Lyotard’s reflections have a wider significance than the particular problem he is addressing, however, and these do merit closer attention. Whether we are aware of it or not, the inhuman has infiltrated our daily existence to a quite remarkable degree – in the sense of the supersession of the human by the technological. For the remainder of this study we shall be considering a range of arguments on the topic of the inhuman, running from critics such as Lyotard to enthusiasts such as the feminist theorists Donna Haraway and Sadie Plant; taking in excursions into medical technology, computer technology, computer viruses, Artificial Intelligence and Artifical Life, humanism, and finally science-fictional narrative (William Gibson) along the way. The infiltration of the inhuman into our everyday concerns demands such a wide range of reference. After engaging with the arguments we may decide it is more appropriate to fear, resist, welcome, actively encourage, or perhaps just simply tolerate the inhuman; but one thing is certain – we cannot avoid it.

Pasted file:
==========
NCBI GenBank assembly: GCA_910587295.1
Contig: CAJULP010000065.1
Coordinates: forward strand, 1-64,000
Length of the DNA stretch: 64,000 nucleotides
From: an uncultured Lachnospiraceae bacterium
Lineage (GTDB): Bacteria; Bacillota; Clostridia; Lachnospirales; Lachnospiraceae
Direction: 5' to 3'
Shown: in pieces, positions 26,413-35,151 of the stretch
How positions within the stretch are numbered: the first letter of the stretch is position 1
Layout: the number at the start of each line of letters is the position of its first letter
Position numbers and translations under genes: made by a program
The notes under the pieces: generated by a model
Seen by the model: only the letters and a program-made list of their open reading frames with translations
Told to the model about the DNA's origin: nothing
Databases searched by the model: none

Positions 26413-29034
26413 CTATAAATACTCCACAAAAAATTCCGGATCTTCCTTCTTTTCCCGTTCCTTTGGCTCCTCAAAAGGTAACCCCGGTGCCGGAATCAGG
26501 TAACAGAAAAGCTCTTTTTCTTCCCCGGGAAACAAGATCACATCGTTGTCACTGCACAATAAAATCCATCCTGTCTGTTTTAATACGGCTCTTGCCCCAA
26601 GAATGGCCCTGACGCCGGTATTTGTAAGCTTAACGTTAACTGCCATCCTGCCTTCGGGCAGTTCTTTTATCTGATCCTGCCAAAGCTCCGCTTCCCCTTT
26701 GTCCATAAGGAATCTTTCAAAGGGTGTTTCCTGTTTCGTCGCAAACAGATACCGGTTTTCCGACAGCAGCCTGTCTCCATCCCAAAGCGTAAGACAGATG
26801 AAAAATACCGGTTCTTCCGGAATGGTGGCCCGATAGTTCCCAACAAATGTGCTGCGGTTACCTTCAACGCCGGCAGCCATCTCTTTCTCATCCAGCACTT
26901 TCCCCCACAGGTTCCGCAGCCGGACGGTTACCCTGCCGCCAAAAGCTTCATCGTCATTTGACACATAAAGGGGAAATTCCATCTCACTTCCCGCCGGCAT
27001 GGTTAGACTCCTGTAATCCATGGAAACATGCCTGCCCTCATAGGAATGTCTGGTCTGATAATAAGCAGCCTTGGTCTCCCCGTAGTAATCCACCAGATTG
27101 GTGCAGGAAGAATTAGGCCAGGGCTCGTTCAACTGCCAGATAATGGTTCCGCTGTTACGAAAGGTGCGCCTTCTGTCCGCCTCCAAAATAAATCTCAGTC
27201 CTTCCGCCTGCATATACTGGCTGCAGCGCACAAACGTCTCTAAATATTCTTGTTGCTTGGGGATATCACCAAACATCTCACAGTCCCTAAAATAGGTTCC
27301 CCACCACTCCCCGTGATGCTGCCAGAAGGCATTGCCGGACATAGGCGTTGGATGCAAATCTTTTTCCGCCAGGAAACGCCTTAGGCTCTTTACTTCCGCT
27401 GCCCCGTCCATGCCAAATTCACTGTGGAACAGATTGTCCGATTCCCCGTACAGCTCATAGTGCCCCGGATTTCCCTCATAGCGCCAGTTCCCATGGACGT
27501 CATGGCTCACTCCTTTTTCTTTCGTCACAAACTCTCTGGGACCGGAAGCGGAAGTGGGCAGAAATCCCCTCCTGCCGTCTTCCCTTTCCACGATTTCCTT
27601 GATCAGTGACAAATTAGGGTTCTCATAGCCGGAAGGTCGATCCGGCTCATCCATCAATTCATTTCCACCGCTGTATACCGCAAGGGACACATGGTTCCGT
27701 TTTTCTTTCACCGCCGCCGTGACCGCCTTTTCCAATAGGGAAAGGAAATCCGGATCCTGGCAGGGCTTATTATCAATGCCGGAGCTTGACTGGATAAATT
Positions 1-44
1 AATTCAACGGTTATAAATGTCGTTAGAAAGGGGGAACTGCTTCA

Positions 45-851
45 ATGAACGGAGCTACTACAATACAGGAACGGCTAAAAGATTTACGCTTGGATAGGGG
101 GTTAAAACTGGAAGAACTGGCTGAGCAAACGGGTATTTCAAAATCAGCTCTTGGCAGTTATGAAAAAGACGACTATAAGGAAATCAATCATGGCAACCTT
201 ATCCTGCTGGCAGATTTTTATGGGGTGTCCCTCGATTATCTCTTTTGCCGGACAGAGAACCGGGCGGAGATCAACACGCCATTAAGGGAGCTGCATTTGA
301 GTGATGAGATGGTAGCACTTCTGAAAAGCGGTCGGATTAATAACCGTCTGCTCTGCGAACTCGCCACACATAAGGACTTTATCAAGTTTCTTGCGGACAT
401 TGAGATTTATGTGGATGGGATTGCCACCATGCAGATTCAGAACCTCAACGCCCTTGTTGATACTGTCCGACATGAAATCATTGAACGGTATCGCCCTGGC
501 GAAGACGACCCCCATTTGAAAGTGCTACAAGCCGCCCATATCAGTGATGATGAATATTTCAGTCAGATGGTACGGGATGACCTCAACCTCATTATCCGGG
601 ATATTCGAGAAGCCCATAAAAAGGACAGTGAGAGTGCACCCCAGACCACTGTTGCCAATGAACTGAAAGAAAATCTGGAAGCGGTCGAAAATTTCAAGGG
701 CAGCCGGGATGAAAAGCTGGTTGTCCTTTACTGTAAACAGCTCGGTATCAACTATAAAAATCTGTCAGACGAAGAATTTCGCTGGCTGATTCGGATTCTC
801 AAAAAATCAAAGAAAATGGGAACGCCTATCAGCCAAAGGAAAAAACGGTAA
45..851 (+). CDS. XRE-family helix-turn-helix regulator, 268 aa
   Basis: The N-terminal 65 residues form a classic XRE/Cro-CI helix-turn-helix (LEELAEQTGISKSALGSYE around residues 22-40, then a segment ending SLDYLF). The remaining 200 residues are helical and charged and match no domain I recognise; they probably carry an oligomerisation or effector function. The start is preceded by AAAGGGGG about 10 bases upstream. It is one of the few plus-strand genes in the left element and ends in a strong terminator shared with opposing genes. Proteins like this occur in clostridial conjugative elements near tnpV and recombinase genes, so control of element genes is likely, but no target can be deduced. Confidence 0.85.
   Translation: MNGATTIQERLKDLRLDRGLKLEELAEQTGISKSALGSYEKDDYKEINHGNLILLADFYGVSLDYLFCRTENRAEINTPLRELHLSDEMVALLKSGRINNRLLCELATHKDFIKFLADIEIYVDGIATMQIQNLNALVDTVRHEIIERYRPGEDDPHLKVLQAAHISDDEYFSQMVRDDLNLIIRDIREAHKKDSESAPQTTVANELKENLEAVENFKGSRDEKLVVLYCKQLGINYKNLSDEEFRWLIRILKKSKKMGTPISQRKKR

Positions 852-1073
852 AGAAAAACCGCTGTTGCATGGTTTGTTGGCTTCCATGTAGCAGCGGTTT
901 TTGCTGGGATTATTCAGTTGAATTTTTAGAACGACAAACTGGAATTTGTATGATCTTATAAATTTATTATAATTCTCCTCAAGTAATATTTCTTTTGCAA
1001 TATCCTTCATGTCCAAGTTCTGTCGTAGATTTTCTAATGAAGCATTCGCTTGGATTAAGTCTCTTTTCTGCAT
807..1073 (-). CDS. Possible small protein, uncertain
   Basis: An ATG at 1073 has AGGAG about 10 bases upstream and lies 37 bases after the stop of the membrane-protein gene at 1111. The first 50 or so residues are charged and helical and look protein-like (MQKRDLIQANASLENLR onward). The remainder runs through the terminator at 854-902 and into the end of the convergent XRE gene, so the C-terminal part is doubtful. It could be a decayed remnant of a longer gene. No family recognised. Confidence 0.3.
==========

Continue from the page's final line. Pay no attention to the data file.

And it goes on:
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This small but extremely well written book combines ideas from Lyotard's 'The inhuman' and two contemporary feminist writers. The book compares Lyotard's concerns that the Technocracy we live in is isolating us against all other knowledge forms (religious, philosophical, literary) and that this opposing of difference (in knowledge forms) constitutes a revolt against the human. Donna Harraway's comments are contrasted to this, stating that technology can be put to the use of eradictaing the difference in physical stature (through the use of cyborgs) between men and women, and hence technologically endowed 'developement' (Lyotard's term for late capitalism) can be part of the ongoing feminist movement.